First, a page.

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Brian Fargo Interview and Career Retrospective at Polygon

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Brian Fargo Interview and Career Retrospective at Polygon

Interview - posted by Infinitron on Fri 2 May 2014, 22:40:20

Tags: Brian Fargo; Feargus Urquhart; Interplay; InXile Entertainment

There's a feature over at Polygon today on inXile and former Interplay CEO Brian Fargo. It's both an interview and a kind of retrospective of the man's career, with commentary from Feargus Urquhart, Blizzard's Rob Pardo and former EA executive Bing Gordon. Much of the article is dedicated to the anti-publisher angst that we know and love (although Polygon's interviewer does manage to elicit more nuance from Fargo on this topic) but there's also lots of fun historical detail. I quote:

As head of Interplay, Fargo became one of the most powerful individuals in gaming. He was also very good at spotting talent. "I gave Treyarch their first start in the business. I gave Blizzard their start. I gave BioWare their start. That's what I would do," Fargo says. "I would see talent and say, 'let's do it, make it happen.'"

Some of the people he hired in those early days are now leaders in their own right. Blizzard Chief Creative Officer Rob Pardo began his career as an Interplay tester. "He was one of the titans of the industry," says Pardo. "He was somebody that everyone at Interplay looked up to. We always aspired to be in his good graces."

Pardo recalls being invited out to Fargo's house to play World of Warcraft 2 [sic]. "He had this whole LAN setup at his house," he says. "He played video games and really cared about them. He wasn't just some business guy. He played games all the time. You could always talk to Brian about games."

Fergus Urquhart is CEO of Obsidian Entertainment, which recently made South Park: The Stick of Truth for Ubisoft, and is working on its own Kickstarter-backed RPG, Pillars of Eternity. Like Pardo, he began his career in Interplay's QA department, rising quickly to run the company's RPG studio, Black Isle.

"[Fargo] was very in tune with the games that we were making," Urquhart says. "Particularly I remember a project review meeting on Fallout 2. We get into the meeting and I'm presenting." The presentation was not playing well to the gathered marketing execs. They made some suggestions about changing the game's art style. "We'd have to redo all the art," Urquhart says. "I wasn't as good at dealing with executives. I didn't want to just say, 'That's stupid.' Brian, he's like, 'No, it doesn't make any sense to change the art. People love the art in Fallout.' That ended it. I don't know a lot of other CEOs that would have been as understanding of the situation and the product and able to head off something like that. It could have really hurt us."

But by the end of the 1990s, Interplay was in trouble. Fargo identifies his own mistakes in the company's decline: He failed to make the jump from PC to the newly dominant consoles.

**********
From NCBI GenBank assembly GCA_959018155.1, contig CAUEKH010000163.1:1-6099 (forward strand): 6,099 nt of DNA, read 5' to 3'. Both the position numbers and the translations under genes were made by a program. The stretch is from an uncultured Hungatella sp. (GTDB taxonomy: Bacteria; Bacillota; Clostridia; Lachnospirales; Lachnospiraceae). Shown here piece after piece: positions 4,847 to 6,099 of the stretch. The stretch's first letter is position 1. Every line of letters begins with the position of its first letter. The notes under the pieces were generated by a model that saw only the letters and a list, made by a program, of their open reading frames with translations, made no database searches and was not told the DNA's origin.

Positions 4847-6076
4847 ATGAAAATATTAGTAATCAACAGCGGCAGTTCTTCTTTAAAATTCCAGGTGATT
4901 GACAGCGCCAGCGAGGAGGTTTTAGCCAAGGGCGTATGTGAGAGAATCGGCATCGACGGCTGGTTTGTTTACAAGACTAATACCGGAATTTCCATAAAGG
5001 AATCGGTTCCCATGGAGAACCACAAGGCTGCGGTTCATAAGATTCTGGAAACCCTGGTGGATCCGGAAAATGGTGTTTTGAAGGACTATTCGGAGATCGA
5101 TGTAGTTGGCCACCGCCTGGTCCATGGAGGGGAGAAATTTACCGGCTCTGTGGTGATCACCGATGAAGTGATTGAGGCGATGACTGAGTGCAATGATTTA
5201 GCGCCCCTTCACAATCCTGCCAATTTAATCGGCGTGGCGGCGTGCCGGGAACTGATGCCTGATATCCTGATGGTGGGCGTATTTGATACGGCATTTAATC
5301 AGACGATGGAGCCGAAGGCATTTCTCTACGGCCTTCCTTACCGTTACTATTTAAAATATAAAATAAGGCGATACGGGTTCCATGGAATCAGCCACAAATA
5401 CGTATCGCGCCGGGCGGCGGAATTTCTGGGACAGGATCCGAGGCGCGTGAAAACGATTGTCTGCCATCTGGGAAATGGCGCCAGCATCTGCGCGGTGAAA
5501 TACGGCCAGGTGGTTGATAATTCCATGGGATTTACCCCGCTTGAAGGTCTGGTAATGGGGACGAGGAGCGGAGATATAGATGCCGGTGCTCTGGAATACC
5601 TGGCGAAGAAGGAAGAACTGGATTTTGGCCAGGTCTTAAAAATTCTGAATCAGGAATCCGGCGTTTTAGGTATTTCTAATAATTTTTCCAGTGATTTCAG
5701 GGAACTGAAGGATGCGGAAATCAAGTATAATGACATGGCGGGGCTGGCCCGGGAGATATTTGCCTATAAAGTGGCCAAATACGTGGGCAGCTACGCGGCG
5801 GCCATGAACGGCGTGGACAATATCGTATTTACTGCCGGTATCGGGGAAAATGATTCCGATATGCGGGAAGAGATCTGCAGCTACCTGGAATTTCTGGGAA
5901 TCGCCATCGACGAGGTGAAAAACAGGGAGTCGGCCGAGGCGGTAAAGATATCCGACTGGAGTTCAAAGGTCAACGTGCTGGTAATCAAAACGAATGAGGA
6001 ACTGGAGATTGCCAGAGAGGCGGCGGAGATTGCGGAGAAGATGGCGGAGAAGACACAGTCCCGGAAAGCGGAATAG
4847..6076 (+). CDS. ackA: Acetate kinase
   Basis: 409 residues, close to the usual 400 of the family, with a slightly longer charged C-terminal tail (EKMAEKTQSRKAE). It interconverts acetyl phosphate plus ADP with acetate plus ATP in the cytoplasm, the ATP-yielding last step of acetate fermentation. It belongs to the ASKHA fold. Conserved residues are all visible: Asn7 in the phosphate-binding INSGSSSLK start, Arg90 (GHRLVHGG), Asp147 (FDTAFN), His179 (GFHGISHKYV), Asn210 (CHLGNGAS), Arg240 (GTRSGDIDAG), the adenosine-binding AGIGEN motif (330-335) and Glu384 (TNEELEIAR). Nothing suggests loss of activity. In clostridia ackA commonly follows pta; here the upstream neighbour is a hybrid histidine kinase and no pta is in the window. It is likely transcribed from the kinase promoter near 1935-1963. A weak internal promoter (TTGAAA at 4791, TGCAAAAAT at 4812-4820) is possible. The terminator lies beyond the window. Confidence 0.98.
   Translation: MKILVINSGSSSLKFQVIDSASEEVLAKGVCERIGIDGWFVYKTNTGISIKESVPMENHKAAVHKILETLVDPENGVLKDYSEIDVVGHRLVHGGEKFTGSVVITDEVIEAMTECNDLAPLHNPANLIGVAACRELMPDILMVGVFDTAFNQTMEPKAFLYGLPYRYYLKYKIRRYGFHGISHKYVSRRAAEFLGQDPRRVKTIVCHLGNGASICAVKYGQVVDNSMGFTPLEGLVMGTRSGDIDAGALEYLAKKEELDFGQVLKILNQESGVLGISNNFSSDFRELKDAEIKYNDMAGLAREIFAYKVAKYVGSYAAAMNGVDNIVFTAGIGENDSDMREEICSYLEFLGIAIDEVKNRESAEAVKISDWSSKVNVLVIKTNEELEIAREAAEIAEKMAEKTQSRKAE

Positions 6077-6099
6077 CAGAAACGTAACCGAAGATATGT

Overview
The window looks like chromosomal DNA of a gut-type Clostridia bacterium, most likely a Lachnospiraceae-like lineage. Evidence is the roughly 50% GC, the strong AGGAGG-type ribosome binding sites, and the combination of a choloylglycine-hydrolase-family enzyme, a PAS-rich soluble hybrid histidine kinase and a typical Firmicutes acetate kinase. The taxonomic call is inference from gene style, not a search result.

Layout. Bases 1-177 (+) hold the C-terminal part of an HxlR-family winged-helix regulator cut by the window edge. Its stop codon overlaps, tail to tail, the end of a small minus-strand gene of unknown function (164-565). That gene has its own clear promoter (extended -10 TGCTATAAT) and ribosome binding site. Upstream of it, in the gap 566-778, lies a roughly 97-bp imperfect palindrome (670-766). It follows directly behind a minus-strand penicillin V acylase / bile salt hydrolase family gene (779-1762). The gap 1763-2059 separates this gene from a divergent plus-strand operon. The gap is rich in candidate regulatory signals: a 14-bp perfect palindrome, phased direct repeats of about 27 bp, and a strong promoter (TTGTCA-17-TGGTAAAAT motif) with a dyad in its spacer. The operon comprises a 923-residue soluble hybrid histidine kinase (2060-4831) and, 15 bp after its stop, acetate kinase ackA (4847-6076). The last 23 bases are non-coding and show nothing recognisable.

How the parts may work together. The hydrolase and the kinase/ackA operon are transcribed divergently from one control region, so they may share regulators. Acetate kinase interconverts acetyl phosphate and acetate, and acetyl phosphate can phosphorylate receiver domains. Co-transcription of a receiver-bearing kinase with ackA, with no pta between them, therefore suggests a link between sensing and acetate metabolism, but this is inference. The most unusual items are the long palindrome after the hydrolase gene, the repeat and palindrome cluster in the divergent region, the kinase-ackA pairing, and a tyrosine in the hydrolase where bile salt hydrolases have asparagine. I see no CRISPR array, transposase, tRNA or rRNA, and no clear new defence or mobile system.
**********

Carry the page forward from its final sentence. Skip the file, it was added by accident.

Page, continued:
"Other publishers had that one product that blasted them through to the other side," he says. "With Take-Two it was GTA. With THQ it was wrestling — it got them through the other side for a while. With Activision it was Tony Hawk. You could pin it to one thing. We didn't have that one thing. The only one thing we had was Baldur's Gate, but the problem with Baldur's Gate [was] it was PC. You couldn't sell five million copies."

Interplay was a manifestation of Fargo's skill for serial hit-making. He saw an opportunity and chased it. This was also its downfall.

"He was very willing to take big bets," says Urquhart. "Probably bigger bets than I would have taken. He could only do so much and work so many hours. That's how it got ahead of him. There were more products and more products and more products."

"One of the things I saw happen at Interplay was that we were just stretched too thin," says Pardo. "There were too many games in development. Before you have success you have to be really lean and mean and focused on the one or two things that are going to make you successful. Once you become successful, now every door is open, and you have to have a different sort of discipline."

"I should have stayed more focused," Fargo says. "That's the only thing I regret the most." Interplay dabbled in sports games. It bought Shiny Entertainment. It opened an office in Japan. It worked on multimedia projects. There was a public stock flotation. "It was just too much. I should have just stayed with our core audience."

Interplay was bought by a French outfit called Titus, which had a patchy creative reputation (including the widely panned Nintendo 64 Superman game). Fargo did not work well with the new owners and left soon after.

"These other guys took over," says Urquhart. "They're not bad guys, but they just did not have the vision." Today, Interplay is still owned by Herve Caen, then owner of the now defunct Titus. It mostly sells ports of games from the company's heyday.

In the post-Interplay years, Fargo launched InXile and became a supplicant, going to publishers, looking to get projects like Wasteland 2 funded. Mostly, he found frustration. He was unable to make the games he really wanted to make.
You might also find the article's sidebar to be interesting. It tells the little-known tale of how Brian Fargo indirectly caused the sale of the Fallout IP to Bethesda when he sued Herve in the early 2000s. Oops!

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